For one small, but not exclusive, example, recent coverage reveals an obsession with hammering a narrative that China's vaccines don’t work.

Now, we’re seeing the suggestion that China's achievements at the Olympics ought to be discredited as some brutal political conspiracy which deliberately streamlines athletes into irrelevant sports – sports only Americans consider irrelevant, of course – and therefore, they don’t count.

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The ludicrousness of this coverage is not about who comes out on top in Tokyo, although the New York Times’ medal table, which ranks nations by total medals won rather than golds – and so has America top – might have you believe otherwise. No, it is more a representation as to how the US has utterly lost its mind when it comes to China, across all of its media and political classes. America is increasingly insecure and stung to the point that mainstream commentators can’t even bear China doing well at sports, which is bizarre given that the US has no reasons to feel inferior here.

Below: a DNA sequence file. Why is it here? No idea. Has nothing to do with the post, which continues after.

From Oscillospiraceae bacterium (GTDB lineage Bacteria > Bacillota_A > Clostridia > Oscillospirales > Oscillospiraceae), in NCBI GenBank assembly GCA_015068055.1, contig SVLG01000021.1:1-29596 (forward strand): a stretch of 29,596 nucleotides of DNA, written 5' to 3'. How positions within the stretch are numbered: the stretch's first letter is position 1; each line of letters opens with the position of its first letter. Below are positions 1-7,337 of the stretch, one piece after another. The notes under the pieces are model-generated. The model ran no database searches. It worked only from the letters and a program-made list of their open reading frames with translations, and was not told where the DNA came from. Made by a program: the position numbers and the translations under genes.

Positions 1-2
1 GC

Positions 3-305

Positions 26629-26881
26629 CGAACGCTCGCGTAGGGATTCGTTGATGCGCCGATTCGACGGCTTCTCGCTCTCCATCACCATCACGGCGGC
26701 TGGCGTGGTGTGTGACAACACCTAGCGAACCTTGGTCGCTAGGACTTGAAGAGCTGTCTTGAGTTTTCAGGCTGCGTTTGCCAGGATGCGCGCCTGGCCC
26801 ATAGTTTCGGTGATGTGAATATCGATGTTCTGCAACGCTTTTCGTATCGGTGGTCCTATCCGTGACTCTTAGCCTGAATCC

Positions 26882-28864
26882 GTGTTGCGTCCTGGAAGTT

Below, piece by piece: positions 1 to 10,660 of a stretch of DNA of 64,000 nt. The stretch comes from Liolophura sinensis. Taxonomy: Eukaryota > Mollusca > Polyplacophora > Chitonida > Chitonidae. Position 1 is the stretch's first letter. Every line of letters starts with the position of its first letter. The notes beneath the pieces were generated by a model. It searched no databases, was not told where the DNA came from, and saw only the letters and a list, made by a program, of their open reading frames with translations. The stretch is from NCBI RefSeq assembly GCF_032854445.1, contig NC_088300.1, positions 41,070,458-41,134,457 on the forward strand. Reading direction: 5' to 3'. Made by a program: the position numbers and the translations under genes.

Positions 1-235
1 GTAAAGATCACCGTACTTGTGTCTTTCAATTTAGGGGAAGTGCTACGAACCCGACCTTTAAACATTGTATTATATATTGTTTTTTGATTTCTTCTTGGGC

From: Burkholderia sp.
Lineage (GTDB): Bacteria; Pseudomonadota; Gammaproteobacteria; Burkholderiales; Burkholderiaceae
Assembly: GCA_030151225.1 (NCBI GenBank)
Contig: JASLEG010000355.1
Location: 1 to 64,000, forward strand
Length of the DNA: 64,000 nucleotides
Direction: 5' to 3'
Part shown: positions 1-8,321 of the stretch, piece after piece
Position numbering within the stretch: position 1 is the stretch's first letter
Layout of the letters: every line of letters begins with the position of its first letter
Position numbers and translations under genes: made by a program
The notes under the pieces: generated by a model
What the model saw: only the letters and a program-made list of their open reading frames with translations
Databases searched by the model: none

While ‘hysteria culture’ in the US is rampant, not least when it comes to the appropriation of the government’s foreign policy priorities – such as the legacy of McCarthyism, or how an excessive fear of terrorism was used to illegally wage war in Iraq – the China challenge is unique, because it is projecting genuine insecurity into America’s collective sense of esteem concerning its own place and status in the world.